# Inverted strangle

I am researching inverted strangles and feel like I’m missing something. Suppose I buy 100 shares of XYZ @ \$50. I then sell one deep ITM call at \$45 for \$6, resulting in a \$1 profit. At the same time I sell a \$55 put for \$5, resulting in a cost basis of \$50 if the put is assigned. Assuming both the call and put are assigned, I receive \$1 premium profit and still get 100 shares of XYZ at the same price.

What am I missing? Thanks in advanced for any help.

Let's look at the three payoff zones:

If the stock goes above \$55, then you have to sell it to the call holder for \$45 for a gain of \$1 (\$5 loss on the stock + \$6 gain in premium).

If the stock is between \$55 and \$45, then you have to sell it to the call holder for \$45 for a net gain of \$1, but you also have to buy it from the put holder for \$55, for a net loss of (55 - price).

If the stock goes below \$45, then you are required to buy another 100 shares from the put holder for \$55, which doubles your losses.

So your maximum gain is only \$1, and your maximum loss is unlimited, and your exposure is doubled if the stock drops below the call price.

A more common strategy is a naked inverse straddle, where you have a net gain if the stock is between the strikes, and a net loss otherwise (modulo any premium you get in excess of the width of the straddle). There is still unlimited downside; owning the stock just removes the loss potential on a gain and doubles the exposure if the stock goes down.

• Great, thank you very much! Laid out very clearly.
– VDP
May 3, 2018 at 21:15
• It's hard to determine "safer" with two strategies with different R/R spectrums. One is bullish with an asymmetric payoff while the other is neutral, each with little margin for error on the short side. Apples and oranges. May 3, 2018 at 22:25
• @BobBaerker Good point - I've updated my answer to illustrate the differences. May 4, 2018 at 13:33
• Your math needs some assistance. Between \$45 and \$55 you failed to account for the \$5 in put premium received so the put's gain or loss in that range is (Price - \$50) not (\$55 - Price). 'Doubles your losses" could be clearer -> Below \$45, you lose \$2 for every \$1 the underlying drops. The maximum gain is \$6 (not \$1) because above \$55 you keep the \$1 of call premium and the \$5 of put premium. There is no unlimited loss with short puts since you are buying stock. Unlimited loss is from short calls becoming short stock. Sep 16, 2018 at 17:39

The problem is that you aren't dealing with an inverted strangle. You have sold two puts, one synthetic and one naked. Let's take a deep dive into equivalent positions.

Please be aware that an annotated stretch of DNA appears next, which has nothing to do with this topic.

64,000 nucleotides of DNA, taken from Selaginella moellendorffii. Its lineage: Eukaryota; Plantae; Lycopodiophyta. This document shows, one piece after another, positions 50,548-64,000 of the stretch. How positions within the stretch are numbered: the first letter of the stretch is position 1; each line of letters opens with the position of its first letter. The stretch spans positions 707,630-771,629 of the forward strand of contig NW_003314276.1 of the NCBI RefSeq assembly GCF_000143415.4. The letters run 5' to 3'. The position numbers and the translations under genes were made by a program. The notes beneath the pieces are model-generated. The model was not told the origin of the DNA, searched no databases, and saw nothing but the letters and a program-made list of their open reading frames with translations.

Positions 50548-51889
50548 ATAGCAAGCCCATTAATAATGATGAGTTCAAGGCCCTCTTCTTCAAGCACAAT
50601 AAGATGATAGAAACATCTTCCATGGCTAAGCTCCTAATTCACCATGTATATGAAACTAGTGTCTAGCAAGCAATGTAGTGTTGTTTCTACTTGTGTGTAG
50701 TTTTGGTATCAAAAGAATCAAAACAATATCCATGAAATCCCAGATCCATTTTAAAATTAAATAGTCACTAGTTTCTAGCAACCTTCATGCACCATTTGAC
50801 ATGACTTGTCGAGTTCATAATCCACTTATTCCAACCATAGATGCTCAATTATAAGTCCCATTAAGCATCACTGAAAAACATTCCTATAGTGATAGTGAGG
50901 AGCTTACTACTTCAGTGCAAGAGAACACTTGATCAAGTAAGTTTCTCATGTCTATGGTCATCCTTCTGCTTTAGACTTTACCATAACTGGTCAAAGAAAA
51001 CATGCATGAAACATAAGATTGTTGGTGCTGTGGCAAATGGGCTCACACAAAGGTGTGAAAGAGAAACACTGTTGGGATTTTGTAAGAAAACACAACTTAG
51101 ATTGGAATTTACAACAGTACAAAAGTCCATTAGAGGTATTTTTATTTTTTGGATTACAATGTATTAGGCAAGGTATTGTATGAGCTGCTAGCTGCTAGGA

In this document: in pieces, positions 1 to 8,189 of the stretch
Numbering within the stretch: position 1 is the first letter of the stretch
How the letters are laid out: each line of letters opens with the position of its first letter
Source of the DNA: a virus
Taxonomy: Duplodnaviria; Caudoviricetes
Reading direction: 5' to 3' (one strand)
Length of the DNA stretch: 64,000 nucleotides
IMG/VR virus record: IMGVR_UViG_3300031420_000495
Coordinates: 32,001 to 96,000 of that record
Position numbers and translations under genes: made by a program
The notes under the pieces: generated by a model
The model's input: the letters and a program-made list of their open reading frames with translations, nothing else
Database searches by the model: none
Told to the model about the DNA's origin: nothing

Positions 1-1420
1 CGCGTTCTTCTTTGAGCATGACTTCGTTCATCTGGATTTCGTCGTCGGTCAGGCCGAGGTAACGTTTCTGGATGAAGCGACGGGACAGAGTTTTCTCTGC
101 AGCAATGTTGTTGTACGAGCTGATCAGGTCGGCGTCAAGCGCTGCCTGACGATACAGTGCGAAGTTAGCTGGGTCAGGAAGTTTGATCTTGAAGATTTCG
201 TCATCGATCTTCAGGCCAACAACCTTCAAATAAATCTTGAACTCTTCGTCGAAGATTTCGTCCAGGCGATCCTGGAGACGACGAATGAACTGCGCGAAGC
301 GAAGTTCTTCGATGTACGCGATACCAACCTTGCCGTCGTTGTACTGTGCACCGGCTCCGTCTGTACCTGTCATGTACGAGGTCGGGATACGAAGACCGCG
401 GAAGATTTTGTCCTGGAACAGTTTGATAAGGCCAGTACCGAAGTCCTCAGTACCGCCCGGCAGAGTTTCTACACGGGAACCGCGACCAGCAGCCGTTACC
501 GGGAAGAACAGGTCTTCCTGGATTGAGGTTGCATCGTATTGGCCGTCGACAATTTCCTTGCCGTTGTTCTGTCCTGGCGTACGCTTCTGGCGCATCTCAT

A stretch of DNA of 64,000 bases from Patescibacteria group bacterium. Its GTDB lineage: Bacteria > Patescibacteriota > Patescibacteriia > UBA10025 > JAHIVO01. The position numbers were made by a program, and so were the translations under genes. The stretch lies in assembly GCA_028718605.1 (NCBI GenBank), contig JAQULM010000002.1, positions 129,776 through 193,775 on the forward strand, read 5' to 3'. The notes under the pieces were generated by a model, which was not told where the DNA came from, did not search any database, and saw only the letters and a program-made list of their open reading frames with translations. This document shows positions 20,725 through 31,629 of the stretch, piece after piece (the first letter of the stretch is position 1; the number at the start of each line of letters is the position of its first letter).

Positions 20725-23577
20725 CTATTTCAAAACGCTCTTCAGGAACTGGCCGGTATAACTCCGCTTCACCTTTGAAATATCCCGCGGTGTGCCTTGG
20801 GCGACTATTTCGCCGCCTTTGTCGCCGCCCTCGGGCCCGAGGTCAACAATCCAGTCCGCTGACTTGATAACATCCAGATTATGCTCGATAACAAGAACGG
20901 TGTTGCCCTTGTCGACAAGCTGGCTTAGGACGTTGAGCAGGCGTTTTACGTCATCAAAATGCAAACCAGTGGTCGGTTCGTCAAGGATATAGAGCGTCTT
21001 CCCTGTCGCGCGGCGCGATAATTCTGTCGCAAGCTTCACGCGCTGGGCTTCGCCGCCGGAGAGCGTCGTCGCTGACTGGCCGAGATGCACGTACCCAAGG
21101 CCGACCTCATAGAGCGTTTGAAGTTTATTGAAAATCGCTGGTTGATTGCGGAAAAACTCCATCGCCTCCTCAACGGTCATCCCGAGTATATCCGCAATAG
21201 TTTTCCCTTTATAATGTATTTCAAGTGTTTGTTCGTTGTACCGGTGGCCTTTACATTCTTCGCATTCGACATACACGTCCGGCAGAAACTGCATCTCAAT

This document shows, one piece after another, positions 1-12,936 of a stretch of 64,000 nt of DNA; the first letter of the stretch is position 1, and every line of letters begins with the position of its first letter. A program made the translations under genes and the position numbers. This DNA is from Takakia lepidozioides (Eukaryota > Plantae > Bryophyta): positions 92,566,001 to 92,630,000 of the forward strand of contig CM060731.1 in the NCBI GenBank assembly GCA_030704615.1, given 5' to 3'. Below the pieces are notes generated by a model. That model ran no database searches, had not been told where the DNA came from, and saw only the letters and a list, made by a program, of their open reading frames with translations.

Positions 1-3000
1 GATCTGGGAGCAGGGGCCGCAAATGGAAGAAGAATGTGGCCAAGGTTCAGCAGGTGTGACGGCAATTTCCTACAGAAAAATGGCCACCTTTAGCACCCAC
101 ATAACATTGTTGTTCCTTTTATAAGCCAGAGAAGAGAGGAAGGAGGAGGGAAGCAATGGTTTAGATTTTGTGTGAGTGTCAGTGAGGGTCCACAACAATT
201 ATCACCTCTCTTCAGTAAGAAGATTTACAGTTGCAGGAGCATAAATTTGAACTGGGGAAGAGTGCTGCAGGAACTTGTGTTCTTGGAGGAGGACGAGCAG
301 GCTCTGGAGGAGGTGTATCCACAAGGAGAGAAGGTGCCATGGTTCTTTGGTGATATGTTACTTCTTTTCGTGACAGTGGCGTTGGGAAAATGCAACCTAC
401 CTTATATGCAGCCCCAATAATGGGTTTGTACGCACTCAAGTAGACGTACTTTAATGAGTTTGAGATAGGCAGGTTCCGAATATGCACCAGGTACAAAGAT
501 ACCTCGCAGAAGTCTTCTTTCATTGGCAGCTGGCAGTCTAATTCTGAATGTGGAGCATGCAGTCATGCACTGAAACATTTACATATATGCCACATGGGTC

There are 6 basic synthetic positions relating to combinations of put options, call options and their underlying stock (the Synthetic Triangle):

1. Synthetic Long Stock = Long Call + Short Put

2. Synthetic Short Stock = Short Call + Long Put

3. Synthetic Long Call = Long Stock + Long Put

4. Synthetic Short Call = Short Stock + Short Put

5. Synthetic Short Put = Long Stock + Short Call

6. Synthetic Long Put = Short Stock + Long Call

These are all variations of S + P - C = 0 which is the core of put/call parity.

Note that # 5 which shows that a short put equals a covered call (+ STK - Call). As applied to your example, you bought the stock and sold a \$45 call. This is equivalent to having sold a \$45 put. Then, you sold a \$55 put, ending up with one short \$45 put and one short \$55 put. This isn't an Inverted Short Strangle (often called a Guts Strangle). It's two naked/short puts. See the reply from D Stanley explaining the P&L of the position.

If you were executing the position all at once, it would be better to sell the equivalent OTM strangle because B/A spreads on OTM options tend to be much narrower and you'll avoid the possibility of early assignment (assuming these are American options).

+STK + \$45p = + \$45c

+STK + \$55p = + \$55c

Factoring both equations you end up with:

+STK + \$45p = + \$45c

+STK - \$55c = - \$55p

or

-STK - \$45p = - \$45c

+STK - \$55c = - \$55p

Selling the \$45c and the \$55p would be an Inverted Strangle. Add both sides:

-\$45c - \$55p = - STK - \$45p + STK - \$55c

Simplify:

-\$45c - \$55p = - \$45p - \$55c

(ITM \$45c/55p strangle = OTM \$45p/55c strangle)

Clear as mud?